The vast majority of molecules in the brain and nervous system are made from amino acids. Growth hormone from the pituitary gland, dopamine from the substantia nigra area of the brain, and the aforementioned neurotransmitters, serotonin, GABA, epinephrine, norepinephrine, and glutamate are all amino acid based. If there are amino acid deficiencies in the brain, as well as cofactor deficiencies of Vitamin B6 and magnesium, then there can’t be adequate production of these protein molecules. If you add in mold, environmental toxins, or infections such as Lyme, mycoplasma, and other bugs, the brain can’t operate normally—people can suffer from all sorts of maladies like anxiety and depression, balance issues and vertigo, and poor sleep. Contrary to popular belief, most of these conditions are medical or nutritional—they are not psychological.
That is why psychiatry has such dismal success: it assumes that everyone has a drug deficiency and does not take into account external emotional factors or physical illnesses. It offers one misguided solution, rather than addressing what is truly wrong. It’s important to understand that when people don’t “feel right,” their neurotransmitters are out of whack, and it’s most likely because their intestinal flora is out of balance, and they are deficient in key nutrients like essential amino acids. Instead of seeing a psychiatrist, they should get help from a nutritional practitioner who is knowledgeable in such matters. It’s true that many issues and situations in life feel like a downward spiral, but taking a drug to numb the symptoms is not the solution—you must find and treat the root cause of the problem. A combination of correct nutritional therapy and effective practical help can alleviate the condition or challenge that has put one into an emotional or spiritual upheaval.
WOMEN AND DEPRESSION
I observed a group of women some years ago who suffered from a triad of symptoms: depression, fatigue, and sleeplessness. Each of them had been on medication long term to block the production of stomach acid, like Nexium, Tagamet, Pepcid, Zantac, or others. I discovered that each woman’s blood level of the essential amino acid, tryptophan, was very low.
The usual medical approach to treat women who have this triad of fatigue, insomnia, and depression is to give them prescriptions for Ambien, Trazadone, or Xanax for sleep; Prozac or another SSRI for the depression; and Adderall or another amphetamine for fatigue. And of course, they are to continue taking the acid blocker that caused their problems in the first place.
THE TRAGEDY OF IATROGENIC ILLNESS
Ever wonder why the third leading cause of death in the U.S. is iatrogenic (doctor caused) illness? If you multiply the case examples in this book by the millions of therapies that cause a problem, and then overlay that with more drugs to handle the therapy-induced problems, the end result is two hundred-twenty-five to four hundredforty thousand iatrogenic deaths per year. This is evidence that medical practices are in need of a very thorough overhaul. These deaths are a tragedy of immense proportions, hiding behind the veil of “the best medicine in the world.”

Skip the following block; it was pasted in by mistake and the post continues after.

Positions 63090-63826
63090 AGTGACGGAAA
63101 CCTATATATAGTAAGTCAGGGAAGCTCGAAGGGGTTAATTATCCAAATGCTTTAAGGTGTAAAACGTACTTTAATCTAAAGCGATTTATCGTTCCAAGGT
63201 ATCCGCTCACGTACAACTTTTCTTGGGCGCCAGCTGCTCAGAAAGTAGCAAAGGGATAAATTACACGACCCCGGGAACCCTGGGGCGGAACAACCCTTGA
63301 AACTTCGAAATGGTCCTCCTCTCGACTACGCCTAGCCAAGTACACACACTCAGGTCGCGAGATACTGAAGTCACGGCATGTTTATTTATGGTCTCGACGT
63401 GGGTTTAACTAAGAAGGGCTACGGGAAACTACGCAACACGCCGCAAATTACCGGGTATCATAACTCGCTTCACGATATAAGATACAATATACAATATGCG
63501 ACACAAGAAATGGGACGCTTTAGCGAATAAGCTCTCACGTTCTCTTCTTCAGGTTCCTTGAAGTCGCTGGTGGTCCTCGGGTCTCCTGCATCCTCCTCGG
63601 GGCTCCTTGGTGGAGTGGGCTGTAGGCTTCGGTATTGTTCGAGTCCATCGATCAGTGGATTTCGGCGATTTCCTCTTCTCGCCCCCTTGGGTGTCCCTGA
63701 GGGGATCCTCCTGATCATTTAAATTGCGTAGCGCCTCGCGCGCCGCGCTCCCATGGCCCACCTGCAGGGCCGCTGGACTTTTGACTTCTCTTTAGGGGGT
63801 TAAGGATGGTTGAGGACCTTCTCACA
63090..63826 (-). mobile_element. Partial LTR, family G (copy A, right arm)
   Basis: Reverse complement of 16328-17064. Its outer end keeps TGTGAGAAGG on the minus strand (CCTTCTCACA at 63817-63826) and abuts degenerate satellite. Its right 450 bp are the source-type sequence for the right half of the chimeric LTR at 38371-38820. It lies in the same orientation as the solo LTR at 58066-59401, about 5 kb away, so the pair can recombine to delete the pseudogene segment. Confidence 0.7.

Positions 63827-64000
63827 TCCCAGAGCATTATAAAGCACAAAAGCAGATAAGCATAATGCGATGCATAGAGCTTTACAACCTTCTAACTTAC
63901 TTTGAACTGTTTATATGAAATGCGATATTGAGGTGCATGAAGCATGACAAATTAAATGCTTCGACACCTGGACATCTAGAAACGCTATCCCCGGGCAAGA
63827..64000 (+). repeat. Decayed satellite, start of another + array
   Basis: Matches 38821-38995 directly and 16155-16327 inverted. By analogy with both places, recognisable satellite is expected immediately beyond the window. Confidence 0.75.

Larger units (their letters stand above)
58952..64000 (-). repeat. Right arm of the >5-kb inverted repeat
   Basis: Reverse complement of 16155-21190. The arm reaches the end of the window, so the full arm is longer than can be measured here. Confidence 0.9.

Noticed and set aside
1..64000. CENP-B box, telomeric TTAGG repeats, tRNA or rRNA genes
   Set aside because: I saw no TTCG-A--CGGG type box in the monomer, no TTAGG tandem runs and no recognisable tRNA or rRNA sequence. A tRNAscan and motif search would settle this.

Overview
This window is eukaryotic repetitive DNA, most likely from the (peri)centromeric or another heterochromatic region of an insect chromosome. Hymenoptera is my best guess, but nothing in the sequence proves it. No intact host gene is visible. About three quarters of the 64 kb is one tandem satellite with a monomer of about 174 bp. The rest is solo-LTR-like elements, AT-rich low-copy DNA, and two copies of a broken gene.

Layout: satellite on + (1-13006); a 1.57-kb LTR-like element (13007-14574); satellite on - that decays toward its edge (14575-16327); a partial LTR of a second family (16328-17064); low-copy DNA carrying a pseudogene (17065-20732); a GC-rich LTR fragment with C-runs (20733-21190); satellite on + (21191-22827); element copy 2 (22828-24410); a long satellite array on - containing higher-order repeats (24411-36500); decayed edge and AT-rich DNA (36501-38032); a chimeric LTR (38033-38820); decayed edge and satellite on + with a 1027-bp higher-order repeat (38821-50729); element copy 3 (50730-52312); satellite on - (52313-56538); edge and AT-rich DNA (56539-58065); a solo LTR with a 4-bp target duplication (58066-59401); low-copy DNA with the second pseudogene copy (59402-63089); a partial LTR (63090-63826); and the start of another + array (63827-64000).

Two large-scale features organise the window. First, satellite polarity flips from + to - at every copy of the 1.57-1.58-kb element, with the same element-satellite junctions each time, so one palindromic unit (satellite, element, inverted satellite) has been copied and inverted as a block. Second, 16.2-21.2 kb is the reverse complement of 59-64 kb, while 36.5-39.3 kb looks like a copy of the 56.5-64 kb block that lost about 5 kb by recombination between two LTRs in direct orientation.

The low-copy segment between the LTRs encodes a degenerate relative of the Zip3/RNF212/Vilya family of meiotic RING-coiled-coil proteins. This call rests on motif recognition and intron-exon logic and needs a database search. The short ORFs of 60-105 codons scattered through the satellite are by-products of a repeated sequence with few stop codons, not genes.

The University of San Diego reports expenses resulting from medication failures and medication-related issues totaling $495 to $672 billion per year. In addition to this unnecessary expense, there are also an estimated 275,689 deaths per year,21 and Psychology Today reports that when doctors go on strike, patient death rates can actually decrease!
To further put this into perspective, imagine that these hundreds of thousands of deaths were the result of something else, like plane crashes. If three large aircrafts carrying two hundred-twenty-five people each crashed on a daily basis all year long, you probably wouldn’t be so quick to board an airplane. The risk is just as great when taking unnecessary prescription medications or submitting to questionable surgeries, yet most people don’t hesitate to put drugs in their bodies or go under the knife.
So, what exactly was going on with these women? Since you’re this far into the book, I’m sure you’ve got the sequence figured out:
- Stomach acid-blocking medications blocked the digestion of dietary proteins and the absorption of minerals, like magnesium.
- Dietary proteins are the source of tryptophan, but since digestion was compromised, tryptophan and other amino acids were not well absorbed. Therefore, their blood levels of tryptophan were low, leading to low levels in the cells.
- Magnesium and vitamin B6 are needed to make tryptophan into proteins, but they also require stomach acid. Blocking the acid further compromised protein synthesis.
- Tryptophan is the parent molecule for niacin. Inadequate tryptophan means inadequate niacin, so the cells couldn’t make energy. This led to the women having fatigue.
- Tryptophan is also the parent molecule for melatonin. Since there was inadequate melatonin in their bodies, they couldn’t sleep well.
- Tryptophan is also the parent molecule for serotonin. Low serotonin meant that the ladies were apt to suffer from depression and other mood problems.
These women were fatigued, sleepless, and depressed due to the long-term use of drugs that blocked stomach acid. This was not entirely their own doing—their doctors had dutifully renewed their prescriptions despite the warning in the Physician’s Desk Reference that these drugs were for short term use only. This observation led to a very simple solution: We gave them stomach acid supplements containing pancreatic enzymes so they could digest proteins, weaned them off their acid blockers, and gave them essential amino acids with extra tryptophan, B6, B complex, and magnesium. Their fatigue, depression, and sleeplessness all resolved within a few months time. Good detective work combined with nutritional medicine can solve health problems—it’s modern medicine at its best!